PIP is a package management system that installs and maintains Python software packages. Since Python version 3.4, PIP is included by default.
On Windows, you can find PIP in the following folder:
PIP looks for packages on the Python Package Index (PyPI), a repository for Python packages.
Let’s look at a package. Since we are network people, let’s check out the networkparse package. Networkparse makes it easy to work with hierarchical network configuration files. This is the project page:
Networkparse is well maintained and has good documentation. We can install a package with the
pip install command:
pip install networkparse Collecting networkparse Downloading networkparse-1.8.0-py3-none-any.whl (13 kB) Collecting dataclasses<0.7.0,>=0.6.0 Downloading dataclasses-0.6-py3-none-any.whl (14 kB) Installing collected packages: dataclasses, networkparse Successfully installed dataclasses-0.6 networkparse-1.8.0
I’ll use one of the examples from their documentation. First, we import the package in our code:
from networkparse import parse
We’ll create a variable with a string which represents the running configuration of a Cisco IOS router:
running_configuration = """ hostname R1 ! boot-start-marker boot-end-marker ! no aaa new-model ! mmi polling-interval 60 no mmi auto-configure no mmi pvc mmi snmp-timeout 180 ! ip cef no ipv6 cef ! multilink bundle-name authenticated ! redundancy ! interface GigabitEthernet0/1 ip address 192.168.12.1 255.255.255.0 duplex auto speed auto media-type rj45 ! interface GigabitEthernet0/2 ip address 192.168.13.1 255.255.255.0 duplex auto speed auto media-type rj45 ! router bgp 1 bgp log-neighbor-changes network 22.214.171.124 mask 255.255.255.255 neighbor 192.168.12.2 remote-as 2 neighbor 192.168.13.3 remote-as 3 ! ip forward-protocol nd ! no ip http server no ip http secure-server ! ipv6 ioam timestamp ! control-plane ! line con 0 line aux 0 line vty 0 4 login transport input none ! no scheduler allocate ! end """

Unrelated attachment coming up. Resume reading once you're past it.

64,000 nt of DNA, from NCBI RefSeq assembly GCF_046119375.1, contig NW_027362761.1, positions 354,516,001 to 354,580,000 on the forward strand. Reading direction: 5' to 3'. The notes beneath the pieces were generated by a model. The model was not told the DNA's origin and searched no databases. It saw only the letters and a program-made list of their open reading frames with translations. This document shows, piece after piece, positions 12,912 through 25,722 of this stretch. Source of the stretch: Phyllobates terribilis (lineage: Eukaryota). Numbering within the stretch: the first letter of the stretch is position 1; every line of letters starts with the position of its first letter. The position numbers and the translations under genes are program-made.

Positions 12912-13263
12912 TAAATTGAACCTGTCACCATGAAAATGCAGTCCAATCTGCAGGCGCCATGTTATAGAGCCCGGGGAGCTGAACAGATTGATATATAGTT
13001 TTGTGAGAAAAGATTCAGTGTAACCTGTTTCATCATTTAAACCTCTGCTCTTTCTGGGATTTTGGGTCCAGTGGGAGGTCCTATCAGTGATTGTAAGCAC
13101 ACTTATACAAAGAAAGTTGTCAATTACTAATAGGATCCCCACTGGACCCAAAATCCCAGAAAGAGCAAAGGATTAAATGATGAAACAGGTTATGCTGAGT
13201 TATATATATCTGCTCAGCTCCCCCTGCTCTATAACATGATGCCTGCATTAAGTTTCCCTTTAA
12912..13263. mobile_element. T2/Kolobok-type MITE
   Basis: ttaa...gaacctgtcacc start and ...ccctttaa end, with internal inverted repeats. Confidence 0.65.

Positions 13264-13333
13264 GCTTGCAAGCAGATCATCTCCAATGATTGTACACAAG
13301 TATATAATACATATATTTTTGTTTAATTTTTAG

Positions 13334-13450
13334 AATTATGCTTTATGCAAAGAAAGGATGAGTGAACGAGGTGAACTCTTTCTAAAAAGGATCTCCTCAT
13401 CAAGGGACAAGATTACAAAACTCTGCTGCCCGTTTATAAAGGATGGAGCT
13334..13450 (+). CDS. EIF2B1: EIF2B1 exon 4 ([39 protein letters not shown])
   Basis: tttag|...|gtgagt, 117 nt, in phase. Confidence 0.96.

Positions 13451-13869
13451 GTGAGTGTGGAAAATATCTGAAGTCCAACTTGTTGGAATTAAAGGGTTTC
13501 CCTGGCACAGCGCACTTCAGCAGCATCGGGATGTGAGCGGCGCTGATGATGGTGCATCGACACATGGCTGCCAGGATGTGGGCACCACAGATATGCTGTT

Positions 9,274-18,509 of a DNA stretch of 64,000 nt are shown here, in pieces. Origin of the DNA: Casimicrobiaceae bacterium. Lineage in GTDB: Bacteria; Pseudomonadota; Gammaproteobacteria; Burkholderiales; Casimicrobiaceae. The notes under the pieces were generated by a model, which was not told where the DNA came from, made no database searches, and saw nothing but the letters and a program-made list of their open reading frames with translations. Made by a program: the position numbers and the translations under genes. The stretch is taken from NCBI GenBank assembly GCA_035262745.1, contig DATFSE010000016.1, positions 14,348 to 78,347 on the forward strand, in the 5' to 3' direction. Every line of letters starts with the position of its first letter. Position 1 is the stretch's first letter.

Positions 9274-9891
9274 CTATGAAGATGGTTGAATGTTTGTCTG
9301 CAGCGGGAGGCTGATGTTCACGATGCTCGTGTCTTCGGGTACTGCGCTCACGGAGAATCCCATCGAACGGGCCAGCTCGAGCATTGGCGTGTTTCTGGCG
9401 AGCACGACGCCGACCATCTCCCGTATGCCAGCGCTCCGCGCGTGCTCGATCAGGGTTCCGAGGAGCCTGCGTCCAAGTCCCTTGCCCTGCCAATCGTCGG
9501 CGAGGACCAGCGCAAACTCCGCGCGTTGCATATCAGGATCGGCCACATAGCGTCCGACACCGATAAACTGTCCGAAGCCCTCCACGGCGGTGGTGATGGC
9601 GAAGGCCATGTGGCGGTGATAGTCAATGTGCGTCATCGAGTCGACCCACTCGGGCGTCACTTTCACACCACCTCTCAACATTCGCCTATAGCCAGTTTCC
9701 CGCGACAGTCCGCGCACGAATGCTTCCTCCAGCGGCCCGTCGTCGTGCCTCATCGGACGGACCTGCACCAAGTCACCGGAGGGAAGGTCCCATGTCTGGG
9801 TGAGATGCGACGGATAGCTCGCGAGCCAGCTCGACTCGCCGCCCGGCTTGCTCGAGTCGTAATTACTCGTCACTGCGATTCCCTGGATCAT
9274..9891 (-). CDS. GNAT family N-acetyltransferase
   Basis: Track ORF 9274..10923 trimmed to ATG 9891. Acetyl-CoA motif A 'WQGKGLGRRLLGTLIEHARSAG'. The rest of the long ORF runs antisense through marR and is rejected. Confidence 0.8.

We need to parse the configuration and assign it to the “config” variable:
>>> config = parse.ConfigIOS(running_configuration)
Now we can do some cool things. For example, show the IP addresses on all interfaces:
>>> interfaces = config.filter("interface .+") >>> for interface in interfaces: ip_address = interface.children.filter("ip address .*").one() print(interface) print(ip_address)
The above code prints the following messages:
interface FastEthernet0/0 ip address 172.16.2.1 255.255.255.0 interface FastEthernet0/1 ip address 172.16.3.1 255.255.255.0 interface FastEthernet1/0 ip address 172.16.4.1 255.255.255.0
This is a simple example but now you know how you can install packages with PIP.
You have now learned how to use PIP to install packages for Python:
- How to verify where PIP is located on your computer.
- How to look for packages on PyPI.
- How to install packages with PIP.
- How to use packages in your Python code.
I hope you enjoyed this lesson. If you have any questions, please leave a comment.
I am having issues importing parse from networkparse. Currently getting the following error:
I have added the path to python manually into Windows 10 but sadly that has not helped.
As an aside can I also ask you just to walk through the meaning and sy... Continue reading in our forum
When you get an error like this:
It’s always related that Python is unable to find your module. In this case, it seems that the networkparse module is trying to import the pyparsing module. We can see it here:
When you look at the parse.py file, you can see this on line 23:
Try using pip to install pyparsing:
That shou... Continue reading in our forum
That is much better, and I now get no errors, and all commands appear to run.
I just don’t get any print from the code in the last phase, using your configuration file and/or similar .conf .txt etc.